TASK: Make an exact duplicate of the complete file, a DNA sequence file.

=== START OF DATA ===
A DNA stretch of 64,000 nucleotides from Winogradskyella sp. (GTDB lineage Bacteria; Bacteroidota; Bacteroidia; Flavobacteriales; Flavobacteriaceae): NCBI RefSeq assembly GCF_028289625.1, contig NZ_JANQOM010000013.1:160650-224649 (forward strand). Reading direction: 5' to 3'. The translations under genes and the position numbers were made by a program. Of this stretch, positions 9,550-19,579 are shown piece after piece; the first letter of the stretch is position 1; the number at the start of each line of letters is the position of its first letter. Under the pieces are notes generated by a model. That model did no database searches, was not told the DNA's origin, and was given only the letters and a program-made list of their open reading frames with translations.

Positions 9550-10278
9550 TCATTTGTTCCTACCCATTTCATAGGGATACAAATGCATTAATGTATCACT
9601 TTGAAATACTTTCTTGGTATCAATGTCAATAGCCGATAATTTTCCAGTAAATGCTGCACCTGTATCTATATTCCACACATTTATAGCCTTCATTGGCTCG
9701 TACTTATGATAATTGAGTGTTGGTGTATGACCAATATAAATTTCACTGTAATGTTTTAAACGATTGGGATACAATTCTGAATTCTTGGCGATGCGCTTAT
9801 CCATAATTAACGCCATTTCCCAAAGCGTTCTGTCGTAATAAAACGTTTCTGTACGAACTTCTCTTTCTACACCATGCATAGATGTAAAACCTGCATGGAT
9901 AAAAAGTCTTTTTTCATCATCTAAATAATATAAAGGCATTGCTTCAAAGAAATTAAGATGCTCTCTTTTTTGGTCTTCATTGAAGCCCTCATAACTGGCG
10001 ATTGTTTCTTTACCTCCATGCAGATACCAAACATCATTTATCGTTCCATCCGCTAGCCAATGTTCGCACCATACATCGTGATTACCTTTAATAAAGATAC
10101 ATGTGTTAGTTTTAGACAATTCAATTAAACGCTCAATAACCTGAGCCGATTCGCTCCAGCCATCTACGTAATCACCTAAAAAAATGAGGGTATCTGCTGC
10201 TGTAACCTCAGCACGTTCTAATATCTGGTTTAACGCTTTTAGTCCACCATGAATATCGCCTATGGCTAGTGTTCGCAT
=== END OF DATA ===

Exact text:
A DNA stretch of 64,000 nucleotides from Winogradskyella sp. (GTDB lineage Bacteria; Bacteroidota; Bacteroidia; Flavobacteriales; Flavobacteriaceae): NCBI RefSeq assembly GCF_028289625.1, contig NZ_JANQOM010000013.1:160650-224649 (forward strand). Reading direction: 5' to 3'. The translations under genes and the position numbers were made by a program. Of this stretch, positions 9,550-19,579 are shown piece after piece; the first letter of the stretch is position 1; the number at the start of each line of letters is the position of its first letter. Under the pieces are notes generated by a model. That model did no database searches, was not told the DNA's origin, and was given only the letters and a program-made list of their open reading frames with translations.

Positions 9550-10278
9550 TCATTTGTTCCTACCCATTTCATAGGGATACAAATGCATTAATGTATCACT
9601 TTGAAATACTTTCTTGGTATCAATGTCAATAGCCGATAATTTTCCAGTAAATGCTGCACCTGTATCTATATTCCACACATTTATAGCCTTCATTGGCTCG
9701 TACTTATGATAATTGAGTGTTGGTGTATGACCAATATAAATTTCACTGTAATGTTTTAAACGATTGGGATACAATTCTGAATTCTTGGCGATGCGCTTAT
9801 CCATAATTAACGCCATTTCCCAAAGCGTTCTGTCGTAATAAAACGTTTCTGTACGAACTTCTCTTTCTACACCATGCATAGATGTAAAACCTGCATGGAT
9901 AAAAAGTCTTTTTTCATCATCTAAATAATATAAAGGCATTGCTTCAAAGAAATTAAGATGCTCTCTTTTTTGGTCTTCATTGAAGCCCTCATAACTGGCG
10001 ATTGTTTCTTTACCTCCATGCAGATACCAAACATCATTTATCGTTCCATCCGCTAGCCAATGTTCGCACCATACATCGTGATTACCTTTAATAAAGATAC
10101 ATGTGTTAGTTTTAGACAATTCAATTAAACGCTCAATAACCTGAGCCGATTCGCTCCAGCCATCTACGTAATCACCTAAAAAAATGAGGGTATCTGCTGC
10201 TGTAACCTCAGCACGTTCTAATATCTGGTTTAACGCTTTTAGTCCACCATGAATATCGCCTATGGCTAGTGTTCGCAT